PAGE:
No succulents on hand? Buy trays or bags of cuttings on Etsy, she suggested, or adopt plants at the garden center — maybe those marketed in the houseplant department.

When I first saw one of Ms. Tracey’s pumpkin-succulent arrangements, I thought the Cucurbit had been hollowed out to act as a vessel or to hold a glass of water. Not so: The arrangement was perched on top of the pumpkin after its stem was removed, and then pinned and glued in a bed of sphagnum moss.

That idea isn’t limited to pumpkins. In the low glass bowls Ms. Tracey used for recent wedding centerpieces, she peeled off moss growing on pavers and other rocks in her yard, let it air-dry and used that instead of sphagnum. But in a vessel, unlike on a pumpkin, “you need something within the container below the moss, to serve as a pincushion,” she said.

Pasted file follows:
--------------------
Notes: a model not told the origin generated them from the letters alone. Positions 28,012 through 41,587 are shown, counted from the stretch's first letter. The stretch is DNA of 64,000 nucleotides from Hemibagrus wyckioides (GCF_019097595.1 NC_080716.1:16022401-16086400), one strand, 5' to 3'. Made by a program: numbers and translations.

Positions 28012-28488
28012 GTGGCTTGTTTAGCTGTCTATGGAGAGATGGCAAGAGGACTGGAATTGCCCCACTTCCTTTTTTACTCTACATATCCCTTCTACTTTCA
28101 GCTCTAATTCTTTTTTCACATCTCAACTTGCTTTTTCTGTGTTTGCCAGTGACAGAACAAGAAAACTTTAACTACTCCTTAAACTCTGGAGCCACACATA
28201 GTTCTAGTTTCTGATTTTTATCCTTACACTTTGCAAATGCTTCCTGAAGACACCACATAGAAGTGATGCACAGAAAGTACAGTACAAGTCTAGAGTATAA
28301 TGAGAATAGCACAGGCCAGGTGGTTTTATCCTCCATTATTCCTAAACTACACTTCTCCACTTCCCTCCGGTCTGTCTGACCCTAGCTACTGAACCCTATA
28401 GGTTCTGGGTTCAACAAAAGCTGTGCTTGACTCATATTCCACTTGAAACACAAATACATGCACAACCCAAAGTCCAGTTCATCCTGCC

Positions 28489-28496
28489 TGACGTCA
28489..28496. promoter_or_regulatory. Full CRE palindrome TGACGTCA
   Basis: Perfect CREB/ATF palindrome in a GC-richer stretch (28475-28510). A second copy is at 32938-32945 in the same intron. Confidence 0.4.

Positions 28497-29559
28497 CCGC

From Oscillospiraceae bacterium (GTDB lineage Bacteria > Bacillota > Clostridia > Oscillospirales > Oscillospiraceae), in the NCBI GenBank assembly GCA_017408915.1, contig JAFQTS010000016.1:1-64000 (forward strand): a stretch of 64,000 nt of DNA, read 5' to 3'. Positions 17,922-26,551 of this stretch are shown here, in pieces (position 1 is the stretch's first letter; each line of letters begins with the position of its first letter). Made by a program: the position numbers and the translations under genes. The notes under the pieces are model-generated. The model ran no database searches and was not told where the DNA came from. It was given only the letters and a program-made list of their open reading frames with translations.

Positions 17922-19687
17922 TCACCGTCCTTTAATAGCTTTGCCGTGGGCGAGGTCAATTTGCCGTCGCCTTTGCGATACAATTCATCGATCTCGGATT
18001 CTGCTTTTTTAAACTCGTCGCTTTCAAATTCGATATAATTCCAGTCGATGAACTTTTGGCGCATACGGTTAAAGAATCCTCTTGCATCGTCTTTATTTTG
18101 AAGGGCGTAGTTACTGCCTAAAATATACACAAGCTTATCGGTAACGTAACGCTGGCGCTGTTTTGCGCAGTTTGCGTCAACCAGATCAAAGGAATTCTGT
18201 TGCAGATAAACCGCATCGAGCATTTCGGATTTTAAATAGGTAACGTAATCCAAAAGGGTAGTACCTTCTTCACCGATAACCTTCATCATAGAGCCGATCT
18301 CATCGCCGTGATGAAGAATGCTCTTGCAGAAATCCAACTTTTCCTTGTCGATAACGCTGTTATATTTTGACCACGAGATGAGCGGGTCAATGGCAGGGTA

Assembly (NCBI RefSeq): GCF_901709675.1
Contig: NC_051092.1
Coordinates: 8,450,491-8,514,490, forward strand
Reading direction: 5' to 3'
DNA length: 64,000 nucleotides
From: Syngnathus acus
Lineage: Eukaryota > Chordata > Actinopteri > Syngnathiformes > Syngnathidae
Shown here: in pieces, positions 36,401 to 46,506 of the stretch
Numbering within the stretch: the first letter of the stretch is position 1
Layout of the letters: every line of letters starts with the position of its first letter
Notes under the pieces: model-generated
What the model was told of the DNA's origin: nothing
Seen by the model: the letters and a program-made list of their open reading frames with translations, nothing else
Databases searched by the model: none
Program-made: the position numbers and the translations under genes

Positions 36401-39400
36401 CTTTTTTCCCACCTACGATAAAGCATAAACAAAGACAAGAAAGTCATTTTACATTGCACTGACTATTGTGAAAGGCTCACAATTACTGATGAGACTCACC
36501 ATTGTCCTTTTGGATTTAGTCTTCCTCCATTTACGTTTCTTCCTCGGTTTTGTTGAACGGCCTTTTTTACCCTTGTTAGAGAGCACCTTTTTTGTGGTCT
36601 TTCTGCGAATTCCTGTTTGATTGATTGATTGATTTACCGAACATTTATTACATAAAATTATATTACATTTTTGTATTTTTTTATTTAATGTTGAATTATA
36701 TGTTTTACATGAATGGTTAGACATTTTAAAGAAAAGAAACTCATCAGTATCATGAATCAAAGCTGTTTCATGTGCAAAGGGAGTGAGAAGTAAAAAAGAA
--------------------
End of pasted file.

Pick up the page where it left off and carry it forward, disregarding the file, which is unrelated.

Floral foam was once the industry standard, but it contributes to microplastic pollution. In the United Kingdom, the Royal Horticultural Society recently banned its use at all flower shows beginning in 2021. Possible substitutes include a tight tangle of grapevine or fine twigs, balled-up chicken wire or a cellulose sponge.

For the pumpkin project, you’ll need dry, long-fiber sphagnum moss, floral pins, spray adhesive and tacky glue (a crafting product), plus an assortment of succulents — and a pumpkin that has been cured, not one that’s fresh off the vine. Take cuttings a couple of days ahead, so the cut ends have time to air-dry. Before starting to assemble things, create a rough design by arranging the cuttings on a flat surface.

After removing the pumpkin stem, apply spray glue to the top of the pumpkin and nestle moss on top. Using tacky glue and, if necessary, floral pins, secure succulents onto the moss, starting with the larger elements. Tacky glue needs time to dry, so let the arrangement rest overnight before moving it.

source: nytimes.com

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